I worked at w+k London for about 4 years. This is a collection of tributes by people I know. Storing them here for myself but I thought you might enjoy them. Trigger warning some of them are on LinkedIn.
Iain Tait, ECD in w+k Portland and London "His brilliance was precisely because he was an introvert, not in spite of it." Dan. The quiet titan.
Michael Russoff, creative director working at w+k London during the Guardian and Honda days. "I never met Dan. I was in rooms where he was. But I never met/met him."
Michael Wolff, designer and founder of Wolff Olins. It's on FaceBook so I'm not sure if you can read this. "Like Bill Bernbach who, in his leadership of Doyle Dane Berbach, transformed advertising in his day, Dan Weiden took the baton and, with Wieden and Kennedy, continued to lead."
Creative Review "If you talk to anyone who has passed through a W+K office, you will likely hear mention of the network’s commitment to the ‘work’ coming above all else."
"Favourite Newspaper (apart from The Guardian and Observer)?
“Oh, God, it’s hard… I’m never off Mail Online – put that. I bet people don’t admit to it, but I love it. Never off it. And I love the commenters. I read more Mail Online commenters than I read actual newspapers. That’s another bad thing to admit.”"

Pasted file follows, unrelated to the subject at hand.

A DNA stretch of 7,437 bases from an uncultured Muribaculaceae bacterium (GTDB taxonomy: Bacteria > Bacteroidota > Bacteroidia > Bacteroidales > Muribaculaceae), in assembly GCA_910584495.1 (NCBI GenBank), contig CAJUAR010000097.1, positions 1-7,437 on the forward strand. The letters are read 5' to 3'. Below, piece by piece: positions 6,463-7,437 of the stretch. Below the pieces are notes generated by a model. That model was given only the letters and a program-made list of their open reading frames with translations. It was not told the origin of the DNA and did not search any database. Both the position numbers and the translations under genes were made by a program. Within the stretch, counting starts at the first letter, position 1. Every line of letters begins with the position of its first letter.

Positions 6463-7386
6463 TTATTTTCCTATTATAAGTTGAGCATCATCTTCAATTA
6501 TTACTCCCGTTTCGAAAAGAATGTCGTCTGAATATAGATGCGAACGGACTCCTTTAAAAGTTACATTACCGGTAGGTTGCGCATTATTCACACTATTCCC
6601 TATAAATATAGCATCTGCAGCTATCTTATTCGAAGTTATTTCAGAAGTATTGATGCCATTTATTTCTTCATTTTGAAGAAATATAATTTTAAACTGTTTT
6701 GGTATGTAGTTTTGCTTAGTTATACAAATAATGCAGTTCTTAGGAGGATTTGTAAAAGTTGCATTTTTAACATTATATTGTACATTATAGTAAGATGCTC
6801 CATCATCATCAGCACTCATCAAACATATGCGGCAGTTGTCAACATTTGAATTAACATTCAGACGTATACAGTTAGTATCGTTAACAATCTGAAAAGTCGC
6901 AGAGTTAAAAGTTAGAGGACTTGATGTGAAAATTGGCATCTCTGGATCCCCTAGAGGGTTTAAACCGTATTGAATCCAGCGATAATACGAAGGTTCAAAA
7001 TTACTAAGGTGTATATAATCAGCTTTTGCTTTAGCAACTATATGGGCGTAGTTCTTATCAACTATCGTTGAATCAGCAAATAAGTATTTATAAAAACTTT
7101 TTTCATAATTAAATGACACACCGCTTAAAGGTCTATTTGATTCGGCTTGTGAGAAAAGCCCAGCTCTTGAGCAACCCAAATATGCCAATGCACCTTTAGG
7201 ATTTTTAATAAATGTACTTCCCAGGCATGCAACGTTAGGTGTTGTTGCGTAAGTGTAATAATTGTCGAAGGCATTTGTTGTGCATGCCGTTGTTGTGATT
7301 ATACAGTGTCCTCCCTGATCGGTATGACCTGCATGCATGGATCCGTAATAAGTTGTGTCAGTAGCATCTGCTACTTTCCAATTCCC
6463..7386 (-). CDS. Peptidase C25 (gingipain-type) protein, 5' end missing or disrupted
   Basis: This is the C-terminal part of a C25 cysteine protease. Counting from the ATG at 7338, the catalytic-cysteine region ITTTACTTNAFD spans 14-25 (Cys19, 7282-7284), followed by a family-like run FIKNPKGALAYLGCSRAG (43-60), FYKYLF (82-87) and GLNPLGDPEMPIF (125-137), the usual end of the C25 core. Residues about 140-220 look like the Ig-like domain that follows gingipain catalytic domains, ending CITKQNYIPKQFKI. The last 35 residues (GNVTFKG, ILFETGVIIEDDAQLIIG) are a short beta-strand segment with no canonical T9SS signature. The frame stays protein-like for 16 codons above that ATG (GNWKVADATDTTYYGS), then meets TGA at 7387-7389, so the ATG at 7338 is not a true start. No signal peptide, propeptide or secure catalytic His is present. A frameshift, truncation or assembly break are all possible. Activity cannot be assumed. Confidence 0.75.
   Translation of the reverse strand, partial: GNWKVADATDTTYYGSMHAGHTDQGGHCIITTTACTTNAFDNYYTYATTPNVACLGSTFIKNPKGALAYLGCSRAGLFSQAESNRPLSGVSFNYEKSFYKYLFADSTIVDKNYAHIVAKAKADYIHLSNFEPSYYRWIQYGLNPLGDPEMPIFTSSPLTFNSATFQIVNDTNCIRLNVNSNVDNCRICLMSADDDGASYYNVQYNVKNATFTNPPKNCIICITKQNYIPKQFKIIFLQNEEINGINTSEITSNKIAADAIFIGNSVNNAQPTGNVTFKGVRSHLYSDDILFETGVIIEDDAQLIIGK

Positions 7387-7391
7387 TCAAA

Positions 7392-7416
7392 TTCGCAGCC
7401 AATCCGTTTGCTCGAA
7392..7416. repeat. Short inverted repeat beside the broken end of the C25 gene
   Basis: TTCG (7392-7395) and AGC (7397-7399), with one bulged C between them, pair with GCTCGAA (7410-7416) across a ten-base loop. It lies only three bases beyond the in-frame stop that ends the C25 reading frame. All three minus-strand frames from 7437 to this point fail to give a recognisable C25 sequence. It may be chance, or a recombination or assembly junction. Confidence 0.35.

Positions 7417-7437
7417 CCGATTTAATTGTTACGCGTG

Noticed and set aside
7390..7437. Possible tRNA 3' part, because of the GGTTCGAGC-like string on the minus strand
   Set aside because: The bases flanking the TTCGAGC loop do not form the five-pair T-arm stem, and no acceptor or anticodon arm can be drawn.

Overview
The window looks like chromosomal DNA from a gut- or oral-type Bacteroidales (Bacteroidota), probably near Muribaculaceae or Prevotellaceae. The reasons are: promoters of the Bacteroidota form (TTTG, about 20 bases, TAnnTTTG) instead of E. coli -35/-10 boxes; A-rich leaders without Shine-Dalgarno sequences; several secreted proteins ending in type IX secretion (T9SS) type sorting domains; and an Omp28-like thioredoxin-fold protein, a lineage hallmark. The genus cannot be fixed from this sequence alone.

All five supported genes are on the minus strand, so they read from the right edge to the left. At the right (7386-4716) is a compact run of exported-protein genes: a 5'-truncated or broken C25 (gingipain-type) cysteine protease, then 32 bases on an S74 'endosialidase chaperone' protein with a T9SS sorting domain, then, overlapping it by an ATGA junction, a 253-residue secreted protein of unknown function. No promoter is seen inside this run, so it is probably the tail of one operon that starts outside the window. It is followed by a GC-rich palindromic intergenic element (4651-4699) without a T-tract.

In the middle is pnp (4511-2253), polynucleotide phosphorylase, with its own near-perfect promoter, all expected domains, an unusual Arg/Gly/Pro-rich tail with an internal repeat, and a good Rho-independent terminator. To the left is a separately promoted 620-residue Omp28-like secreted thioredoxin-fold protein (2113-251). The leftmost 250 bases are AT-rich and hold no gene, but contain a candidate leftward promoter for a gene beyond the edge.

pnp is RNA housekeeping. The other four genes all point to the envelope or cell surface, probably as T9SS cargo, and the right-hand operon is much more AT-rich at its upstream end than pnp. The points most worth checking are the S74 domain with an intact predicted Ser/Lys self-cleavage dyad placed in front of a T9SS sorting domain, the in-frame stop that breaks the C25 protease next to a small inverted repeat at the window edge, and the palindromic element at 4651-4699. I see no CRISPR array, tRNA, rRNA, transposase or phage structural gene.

In 1994, when he was Chair of the Design Council, John Sorrell was asked what design was. He published several definitions in a book released in 1995 to celebrate the Design Council's 50th anniversary. Now, over 25 years later, he has asked 100 people the same question and has published the answers in this book.
This book is a limited edition for the 100 contributors, of which I was one. Pictured below are just some of the definitions of design, including mine. It's a tough question and the answers are very varied, some quite of the moment. (I nearly wrote modish there but I don't mean it in a negative way.)
I've noticed how they've adapted to the rise of the smartphone and people googling the answers. In the early days of the Pub Quiz Technology Wars they used to ask you to turn your phone off. That worked as well as it always does. So instead they designed new questions that couldn't be googled. Or, at least, couldn't be googled quickly.
'Who was the second man on the moon?' is easy to google. A question where they play the instrumental of a popular song and ask you to guess exactly what time the singing starts isn't.
Technology makes the incumbent adapt. See Impressionism and photography and countless other examples. Related this from Brian and Kevin's subsequent comment.
The prompt for the picture above was 'The great pub quiz technology war of the 21st century'. From Dreamstudio via SimonW. Am I a Prompt Designer now?
I went up a mountain, very early. It was dark when I set off and remained so until about 10 minutes from my destination. As I got closer I thought there was an unusually high number of cars. Turns out I'd accidentally timed my trip perfectly with sunrise.
I don't think I'd ever seen a full sunrise before. The full from 0-100 sunrise. It was an incredible sight. And full of Instgrammers obvs.
And I mean Instagrammers, not photographers. The poses, the change of outfits, the camera stands etc. At 6am. Maybe these are my people.